Socially Made: A Pitch for Surveys

Throughout 2011, Make Me Social will publish Socially Made, a review of social media’s continued evolution in both influence and commentary.

I don’t know about you, but when I see [INFOGRAPHIC] in the title or body of a post, it catches my eye and chances are, I am likely to click on the link no matter what the topic is (here is a less than scientific one for Halloween).

Infographs aren’t necessarily new, but they do continue to gain more and more traction as a way to quickly relay information beyond just a post or tweet. By combining interesting topics with creative designs, the developers of these graphics take advantage of the scientifically proven fact that people receive information quicker through visuals (don’t believe us? Check out the way some college football teams call their plays).

Now, my parents would use this information to comment on the regression of the already feeble attention span the average social media users has , which I don’t necessarily disagree with (c’mon, is reading a normal bar graph or pie chart become too much work?), but that isn’t what today’s post is about.

Today’s topic is about what is behind the Infographs, which are survey results.

Infographs are a sexy way to disseminate information quickly and enjoyably, but what needs to be remembered is that the one page of visually appealing statistics often represents dozens of hours of work, including the surveying process, data collection, analysis, not to mention the actual development of the graphics.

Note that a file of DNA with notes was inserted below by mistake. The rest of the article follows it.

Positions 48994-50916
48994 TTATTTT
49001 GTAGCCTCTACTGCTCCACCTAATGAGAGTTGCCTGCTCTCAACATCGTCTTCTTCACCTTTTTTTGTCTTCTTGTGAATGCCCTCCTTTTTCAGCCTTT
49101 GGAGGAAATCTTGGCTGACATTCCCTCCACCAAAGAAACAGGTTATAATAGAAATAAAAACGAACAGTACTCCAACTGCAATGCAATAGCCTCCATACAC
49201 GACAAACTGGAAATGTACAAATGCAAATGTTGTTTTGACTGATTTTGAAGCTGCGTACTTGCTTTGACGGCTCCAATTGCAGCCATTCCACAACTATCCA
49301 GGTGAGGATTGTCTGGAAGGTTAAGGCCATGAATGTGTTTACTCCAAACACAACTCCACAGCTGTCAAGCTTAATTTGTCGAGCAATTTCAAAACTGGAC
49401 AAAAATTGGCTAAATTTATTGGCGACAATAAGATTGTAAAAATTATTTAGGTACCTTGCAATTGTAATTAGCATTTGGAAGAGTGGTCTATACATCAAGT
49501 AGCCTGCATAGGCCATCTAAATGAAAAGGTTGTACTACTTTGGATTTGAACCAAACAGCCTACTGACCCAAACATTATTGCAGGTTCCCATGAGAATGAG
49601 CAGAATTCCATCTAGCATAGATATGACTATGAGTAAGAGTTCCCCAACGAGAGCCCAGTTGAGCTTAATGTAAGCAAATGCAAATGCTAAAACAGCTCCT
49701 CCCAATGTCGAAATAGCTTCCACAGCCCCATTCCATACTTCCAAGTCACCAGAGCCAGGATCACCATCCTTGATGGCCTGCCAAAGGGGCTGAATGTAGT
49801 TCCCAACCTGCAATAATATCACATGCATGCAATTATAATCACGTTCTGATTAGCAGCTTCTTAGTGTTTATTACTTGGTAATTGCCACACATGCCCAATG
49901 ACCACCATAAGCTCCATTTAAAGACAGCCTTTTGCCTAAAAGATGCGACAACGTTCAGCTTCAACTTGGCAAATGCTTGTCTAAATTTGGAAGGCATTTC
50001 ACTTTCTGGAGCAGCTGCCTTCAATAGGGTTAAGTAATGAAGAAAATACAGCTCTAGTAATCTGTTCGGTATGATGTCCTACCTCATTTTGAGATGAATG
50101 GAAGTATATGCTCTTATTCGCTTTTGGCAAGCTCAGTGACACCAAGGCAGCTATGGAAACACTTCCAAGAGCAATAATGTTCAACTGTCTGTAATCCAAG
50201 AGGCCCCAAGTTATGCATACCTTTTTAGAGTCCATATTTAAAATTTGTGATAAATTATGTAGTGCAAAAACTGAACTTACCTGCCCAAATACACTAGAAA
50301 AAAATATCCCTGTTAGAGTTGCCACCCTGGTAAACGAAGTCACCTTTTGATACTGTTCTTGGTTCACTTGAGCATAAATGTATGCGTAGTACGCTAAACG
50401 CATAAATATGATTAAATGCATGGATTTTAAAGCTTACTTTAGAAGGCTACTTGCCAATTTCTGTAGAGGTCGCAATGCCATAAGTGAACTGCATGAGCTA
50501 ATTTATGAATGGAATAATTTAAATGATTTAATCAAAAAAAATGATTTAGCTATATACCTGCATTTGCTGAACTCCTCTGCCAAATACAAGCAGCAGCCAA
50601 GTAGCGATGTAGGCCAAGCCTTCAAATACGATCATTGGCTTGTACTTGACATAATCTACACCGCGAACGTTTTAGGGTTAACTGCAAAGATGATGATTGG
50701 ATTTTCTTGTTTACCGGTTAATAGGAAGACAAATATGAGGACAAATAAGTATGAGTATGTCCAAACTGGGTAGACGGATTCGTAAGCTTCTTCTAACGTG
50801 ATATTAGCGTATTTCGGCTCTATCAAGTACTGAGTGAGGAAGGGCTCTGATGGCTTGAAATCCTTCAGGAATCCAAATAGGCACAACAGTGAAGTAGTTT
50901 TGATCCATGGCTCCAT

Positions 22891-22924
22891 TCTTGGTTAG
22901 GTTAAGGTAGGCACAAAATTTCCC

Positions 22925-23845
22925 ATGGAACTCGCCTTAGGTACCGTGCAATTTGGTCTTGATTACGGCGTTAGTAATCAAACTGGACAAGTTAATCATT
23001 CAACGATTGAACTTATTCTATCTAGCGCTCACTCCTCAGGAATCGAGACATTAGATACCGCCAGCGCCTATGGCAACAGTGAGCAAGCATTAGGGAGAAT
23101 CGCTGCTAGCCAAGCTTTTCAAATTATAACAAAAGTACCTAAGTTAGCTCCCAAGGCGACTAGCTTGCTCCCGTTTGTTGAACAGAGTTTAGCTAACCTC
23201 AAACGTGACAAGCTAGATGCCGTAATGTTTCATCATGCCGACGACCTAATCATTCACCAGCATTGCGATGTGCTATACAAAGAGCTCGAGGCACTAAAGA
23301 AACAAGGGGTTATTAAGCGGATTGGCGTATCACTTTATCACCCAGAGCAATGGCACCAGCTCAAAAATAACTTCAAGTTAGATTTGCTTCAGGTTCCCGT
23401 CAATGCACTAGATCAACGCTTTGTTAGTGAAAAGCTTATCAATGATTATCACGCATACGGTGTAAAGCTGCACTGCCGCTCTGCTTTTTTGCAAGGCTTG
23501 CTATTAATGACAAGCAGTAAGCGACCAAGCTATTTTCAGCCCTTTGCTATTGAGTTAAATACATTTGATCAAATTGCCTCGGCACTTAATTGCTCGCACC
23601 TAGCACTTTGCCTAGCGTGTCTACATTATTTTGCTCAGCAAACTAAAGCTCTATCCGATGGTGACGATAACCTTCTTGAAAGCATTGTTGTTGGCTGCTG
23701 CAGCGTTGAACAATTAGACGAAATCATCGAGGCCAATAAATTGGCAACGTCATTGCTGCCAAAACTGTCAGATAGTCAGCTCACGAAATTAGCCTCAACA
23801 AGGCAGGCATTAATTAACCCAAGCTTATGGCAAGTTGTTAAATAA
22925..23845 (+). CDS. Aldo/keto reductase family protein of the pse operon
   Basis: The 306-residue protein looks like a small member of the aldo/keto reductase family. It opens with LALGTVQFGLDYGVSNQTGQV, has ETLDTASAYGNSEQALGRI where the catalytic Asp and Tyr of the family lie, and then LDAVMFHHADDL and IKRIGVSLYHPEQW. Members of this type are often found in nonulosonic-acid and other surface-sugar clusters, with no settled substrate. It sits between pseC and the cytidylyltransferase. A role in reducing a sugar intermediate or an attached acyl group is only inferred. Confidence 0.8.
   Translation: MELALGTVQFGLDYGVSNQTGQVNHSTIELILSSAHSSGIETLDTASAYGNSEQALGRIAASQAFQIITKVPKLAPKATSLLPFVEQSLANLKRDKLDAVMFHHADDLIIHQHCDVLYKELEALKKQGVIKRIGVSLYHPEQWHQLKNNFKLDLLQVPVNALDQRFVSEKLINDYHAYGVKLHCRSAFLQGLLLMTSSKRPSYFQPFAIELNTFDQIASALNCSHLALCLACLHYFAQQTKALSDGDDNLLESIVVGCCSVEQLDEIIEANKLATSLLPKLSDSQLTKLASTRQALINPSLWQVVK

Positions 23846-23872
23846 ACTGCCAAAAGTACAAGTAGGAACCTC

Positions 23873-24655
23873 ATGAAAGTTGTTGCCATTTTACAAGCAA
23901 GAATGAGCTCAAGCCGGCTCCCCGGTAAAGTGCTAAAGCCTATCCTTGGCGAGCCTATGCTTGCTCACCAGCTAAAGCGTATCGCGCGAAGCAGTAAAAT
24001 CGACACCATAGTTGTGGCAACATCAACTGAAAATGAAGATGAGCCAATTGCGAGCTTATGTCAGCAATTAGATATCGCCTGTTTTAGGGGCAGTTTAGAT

In truth, surveys are the original form of social media. Through surveys and connecting with people to determine what they like and don’t like about a brand, accurate results can be determined, and plans and campaigns can be made. What social media did was take the survey process to the next level by giving individuals a greater opportunity to voice these opinions and measuring perceptions in near real time.

My point in saying this that I have one request for those that enjoy infographs as much as I: Participate in surveys. Sure, most of the surveys we typically get confronted with are more for internal usage and we may never see what the results (plus, it may end you up on an email list, but with the development of Spam filters these days, chances are you will not be hassled a great deal). But, for those organizations that are trying to get solid answers to cool and intriguing questions, sharing your honest opinion is going to help develop a more accurate response, and in turn, a more reliable infograph for me to click on.


Greg Morgan is Communications and Content Director for Make Me Social, a social media agency that develops customized social media strategies for businesses. With experience in industries ranging from sports to state government, Greg focuses in crafting messages for all types of clients in an effort to perfect what he calls “versatile communications.” Born and raised in West Hartford, Connecticut, he remains a loyal UConn Husky fan, despite now residing in Harrisburg, Pennsylvania.


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